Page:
In 1997, the company decided to take advantage of the growing demand for pocket sized semi-automatics by introducing the first small-frame version of the Guardian chambered in .32 ACP. Inspired by the Seecamp LWS-32, these little pistols quickly garnered a reputation for being reliable and well made. With the success of the first Guardians, and the requests of customers for a more powerful option, North American Arms spent the next few years redesigning the platform to accept the .380 ACP. This slightly larger version of the Guardian launched in 2001.
In the 15 years since the arrival of the redesigned version of the Guardian, several gun makers have stepped forward with subcompact .380 ACP pistols of their own. Nevertheless, this old-school semi-auto still has what it takes to keep the newcomers on their toes. This review takes a closer look at a .380 ACP version of the Guardian tricked out with several of the in-house custom upgrades North American Arms has to offer.
The Guardian is a fixed barrel, direct blow-back operated semi-automatic pistol. It's assembled using 17-4 ph stainless steel components with an excellent level of fit and finish. The slide is machined from a solid steel billet, the frame is investment cast, and all of the small parts (hammer, trigger, magazine release) are produced using Metal-Injected Molding (MIM). The only polymer parts are the grip panels and the magazine base plates.
Factory standard Guardians ship with fixed sights, satin polished flats on the slide, with a non-reflective matte finish on the top of the barrel and frame. This pistol has just three external controls including the trigger, the right side takedown button located below the rear portion of the slide, and the round left side magazine release button, which allows the 6-round stainless steel magazine to drop free when it's depressed. The trigger provides the only external safety mechanism in the form of a long, heavy trigger pull of 10 lbs. 8 oz. Luckily the trigger is very smooth, which makes it easier to work with. The exposed hammer of the double-action only firing mechanism provides second-strike capability in case of a hard primer. The pistol arrives in a lockable steel strong box with two stainless steel magazines, one with a flat base plate and the other with a finger extension.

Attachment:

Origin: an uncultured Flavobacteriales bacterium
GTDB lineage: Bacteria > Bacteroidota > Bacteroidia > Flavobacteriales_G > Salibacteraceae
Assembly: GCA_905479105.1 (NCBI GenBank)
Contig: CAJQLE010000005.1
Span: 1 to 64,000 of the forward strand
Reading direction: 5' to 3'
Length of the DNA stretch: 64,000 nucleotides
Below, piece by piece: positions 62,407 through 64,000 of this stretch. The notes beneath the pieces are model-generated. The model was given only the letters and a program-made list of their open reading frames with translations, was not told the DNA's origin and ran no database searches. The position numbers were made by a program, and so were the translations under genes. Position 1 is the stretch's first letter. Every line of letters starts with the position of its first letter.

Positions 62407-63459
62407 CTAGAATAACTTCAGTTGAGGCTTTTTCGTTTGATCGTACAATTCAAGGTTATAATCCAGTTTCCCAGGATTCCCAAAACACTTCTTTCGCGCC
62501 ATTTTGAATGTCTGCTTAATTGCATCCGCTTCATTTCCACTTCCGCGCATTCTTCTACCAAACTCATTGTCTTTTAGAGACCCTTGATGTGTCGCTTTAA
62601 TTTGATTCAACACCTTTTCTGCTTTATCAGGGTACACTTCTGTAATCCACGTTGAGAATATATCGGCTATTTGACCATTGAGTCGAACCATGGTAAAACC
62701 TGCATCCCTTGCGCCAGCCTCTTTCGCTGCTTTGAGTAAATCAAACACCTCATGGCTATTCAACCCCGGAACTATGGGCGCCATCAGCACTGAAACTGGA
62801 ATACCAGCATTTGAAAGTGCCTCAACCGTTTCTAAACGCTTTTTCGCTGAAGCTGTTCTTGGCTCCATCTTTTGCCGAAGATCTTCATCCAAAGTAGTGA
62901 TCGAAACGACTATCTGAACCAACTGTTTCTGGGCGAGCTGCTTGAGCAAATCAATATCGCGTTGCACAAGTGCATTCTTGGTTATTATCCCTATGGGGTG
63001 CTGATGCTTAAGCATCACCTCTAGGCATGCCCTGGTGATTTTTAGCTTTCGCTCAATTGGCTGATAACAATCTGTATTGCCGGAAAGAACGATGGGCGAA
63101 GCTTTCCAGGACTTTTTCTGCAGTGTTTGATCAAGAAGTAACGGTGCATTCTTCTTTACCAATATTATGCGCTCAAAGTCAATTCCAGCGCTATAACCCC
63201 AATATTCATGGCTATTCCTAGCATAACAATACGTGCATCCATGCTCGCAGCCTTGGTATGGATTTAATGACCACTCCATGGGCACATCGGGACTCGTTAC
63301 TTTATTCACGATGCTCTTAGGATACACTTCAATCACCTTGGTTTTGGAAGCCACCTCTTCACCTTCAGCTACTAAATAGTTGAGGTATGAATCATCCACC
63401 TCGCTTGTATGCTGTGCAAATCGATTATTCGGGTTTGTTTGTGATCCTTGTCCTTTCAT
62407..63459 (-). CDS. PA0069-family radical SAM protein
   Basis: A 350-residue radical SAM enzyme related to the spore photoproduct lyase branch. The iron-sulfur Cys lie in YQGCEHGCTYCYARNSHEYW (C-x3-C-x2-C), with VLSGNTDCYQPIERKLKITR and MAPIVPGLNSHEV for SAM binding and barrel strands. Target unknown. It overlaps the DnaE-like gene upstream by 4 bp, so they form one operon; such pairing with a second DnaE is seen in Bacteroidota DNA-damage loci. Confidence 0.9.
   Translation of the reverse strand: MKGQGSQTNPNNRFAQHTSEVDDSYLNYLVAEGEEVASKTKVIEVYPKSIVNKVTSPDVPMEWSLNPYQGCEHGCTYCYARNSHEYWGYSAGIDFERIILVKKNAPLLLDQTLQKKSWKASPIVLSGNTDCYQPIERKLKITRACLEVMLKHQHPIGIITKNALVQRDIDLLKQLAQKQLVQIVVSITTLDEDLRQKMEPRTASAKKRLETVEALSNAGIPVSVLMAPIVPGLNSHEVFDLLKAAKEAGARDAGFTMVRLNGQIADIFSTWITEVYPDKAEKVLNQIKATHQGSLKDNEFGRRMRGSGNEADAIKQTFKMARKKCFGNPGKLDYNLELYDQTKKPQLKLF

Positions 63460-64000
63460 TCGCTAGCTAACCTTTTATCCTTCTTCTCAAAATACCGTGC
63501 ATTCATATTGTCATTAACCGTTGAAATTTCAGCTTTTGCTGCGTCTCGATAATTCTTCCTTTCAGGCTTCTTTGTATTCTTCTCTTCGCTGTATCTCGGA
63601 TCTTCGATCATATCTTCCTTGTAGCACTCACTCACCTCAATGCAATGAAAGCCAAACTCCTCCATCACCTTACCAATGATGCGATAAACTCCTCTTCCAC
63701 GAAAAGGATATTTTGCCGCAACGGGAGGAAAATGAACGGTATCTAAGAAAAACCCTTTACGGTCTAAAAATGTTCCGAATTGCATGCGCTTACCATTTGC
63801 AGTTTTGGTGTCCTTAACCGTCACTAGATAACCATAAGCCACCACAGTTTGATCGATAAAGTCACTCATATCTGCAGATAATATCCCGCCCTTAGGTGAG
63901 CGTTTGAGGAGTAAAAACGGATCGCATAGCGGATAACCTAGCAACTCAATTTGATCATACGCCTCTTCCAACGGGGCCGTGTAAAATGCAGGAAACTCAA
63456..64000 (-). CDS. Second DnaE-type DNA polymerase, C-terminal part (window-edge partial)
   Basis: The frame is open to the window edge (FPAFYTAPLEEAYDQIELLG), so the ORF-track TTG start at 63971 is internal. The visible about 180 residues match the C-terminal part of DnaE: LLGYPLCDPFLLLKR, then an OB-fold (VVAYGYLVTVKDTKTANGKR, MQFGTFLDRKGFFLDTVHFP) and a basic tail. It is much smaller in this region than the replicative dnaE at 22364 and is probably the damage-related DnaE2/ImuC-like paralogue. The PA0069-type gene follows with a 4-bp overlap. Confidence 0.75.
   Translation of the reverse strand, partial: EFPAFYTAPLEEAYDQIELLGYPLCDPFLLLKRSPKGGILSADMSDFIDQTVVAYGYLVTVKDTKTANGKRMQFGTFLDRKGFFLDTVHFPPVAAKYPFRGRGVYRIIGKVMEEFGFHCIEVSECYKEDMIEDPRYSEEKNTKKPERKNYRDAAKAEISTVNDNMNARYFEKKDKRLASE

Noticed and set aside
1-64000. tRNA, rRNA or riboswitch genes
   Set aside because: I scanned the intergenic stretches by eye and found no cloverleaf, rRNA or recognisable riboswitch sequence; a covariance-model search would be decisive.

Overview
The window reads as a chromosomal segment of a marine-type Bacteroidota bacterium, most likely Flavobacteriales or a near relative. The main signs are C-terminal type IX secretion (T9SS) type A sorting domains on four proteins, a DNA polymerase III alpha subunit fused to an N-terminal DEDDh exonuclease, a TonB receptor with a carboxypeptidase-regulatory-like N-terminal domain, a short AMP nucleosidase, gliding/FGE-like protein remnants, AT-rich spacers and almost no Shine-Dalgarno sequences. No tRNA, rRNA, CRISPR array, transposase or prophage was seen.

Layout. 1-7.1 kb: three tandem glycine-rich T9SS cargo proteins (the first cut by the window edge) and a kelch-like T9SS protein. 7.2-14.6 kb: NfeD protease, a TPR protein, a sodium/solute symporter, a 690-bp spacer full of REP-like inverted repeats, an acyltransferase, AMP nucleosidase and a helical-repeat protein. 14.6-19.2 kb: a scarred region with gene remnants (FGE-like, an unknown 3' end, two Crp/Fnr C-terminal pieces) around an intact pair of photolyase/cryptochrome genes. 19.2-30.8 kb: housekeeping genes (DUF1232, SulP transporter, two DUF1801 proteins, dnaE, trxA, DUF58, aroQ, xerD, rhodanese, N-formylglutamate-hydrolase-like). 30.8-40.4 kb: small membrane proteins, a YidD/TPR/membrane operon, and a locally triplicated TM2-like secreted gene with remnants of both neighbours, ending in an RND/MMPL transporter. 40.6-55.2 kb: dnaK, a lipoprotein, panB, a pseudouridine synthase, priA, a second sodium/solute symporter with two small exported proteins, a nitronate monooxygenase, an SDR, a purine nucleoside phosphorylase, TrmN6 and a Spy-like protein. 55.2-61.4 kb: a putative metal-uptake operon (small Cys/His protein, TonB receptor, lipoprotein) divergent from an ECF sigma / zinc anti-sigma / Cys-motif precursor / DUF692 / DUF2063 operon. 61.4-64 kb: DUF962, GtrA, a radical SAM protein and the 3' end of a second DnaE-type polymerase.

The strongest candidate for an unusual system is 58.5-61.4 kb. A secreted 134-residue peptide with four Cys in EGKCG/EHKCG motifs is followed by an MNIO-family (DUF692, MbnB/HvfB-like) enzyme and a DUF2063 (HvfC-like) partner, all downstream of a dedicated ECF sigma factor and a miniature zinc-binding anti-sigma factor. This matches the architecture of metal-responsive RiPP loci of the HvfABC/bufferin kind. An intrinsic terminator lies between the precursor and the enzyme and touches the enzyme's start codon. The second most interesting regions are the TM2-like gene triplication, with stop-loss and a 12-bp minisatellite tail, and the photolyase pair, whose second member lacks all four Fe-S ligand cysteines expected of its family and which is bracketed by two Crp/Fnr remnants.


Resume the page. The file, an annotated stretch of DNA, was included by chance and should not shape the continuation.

After removing the magazine and verifying that the pistol is completely unloaded, the takedown button is depressed to allow the slide to be removed. Pull the slide backward and upward off of the frame and then move it forward off of the barrel. This reveals the dual recoil spring assembly and short guide rod located below the fixed barrel. That's all it takes to field strip the pistol for cleaning and lubrication.
One of the first questions to crop up with pocket autos is how much do they weigh? The all-steel construction of this .380 ACP gives it an unloaded weight of 20.4-oz. with an empty magazine and the factory grips installed. This means it weighs about twice as much as some polymer-framed options like the Ruger LCP and Kel-Tec P3AT. But the trade-offs for the added weight include reduced recoil, a high level of durability and a variety of custom options.
One of the distinct advantages the Guardian has over the polymer pocket rockets is a set of removable grip panels. The available replacement grips add functionality or change the profile to suit your needs. The factory installed pebbled polymer grips (left) provide a slim profile of just .940", which is only .010" wider than the slide. Installing a set of polymer-backed checkered Hogue Cocobolo grips (right) thickens the grip profile to 1.42" in the palm swell for added control and comfort when shooting. The Crimson Trace LG-441 laser grip (center) splits the difference at 1.05" of thickness with a flat checkered panel on the left side and a palm swell on the right.
The pistol sent for this review was treated to several in-house custom upgrades, each of which can be purchased separately. The standard fixed sights were replaced with a set of useful and easy to see Novak 3-Dot tritium night sights. The slide and frame were treated to a Carry Package Meltdown, or dehorning, of all the sharp edges and corners. The slide features front and rear scalloped serrations instead of the typical straight serrations at the rear.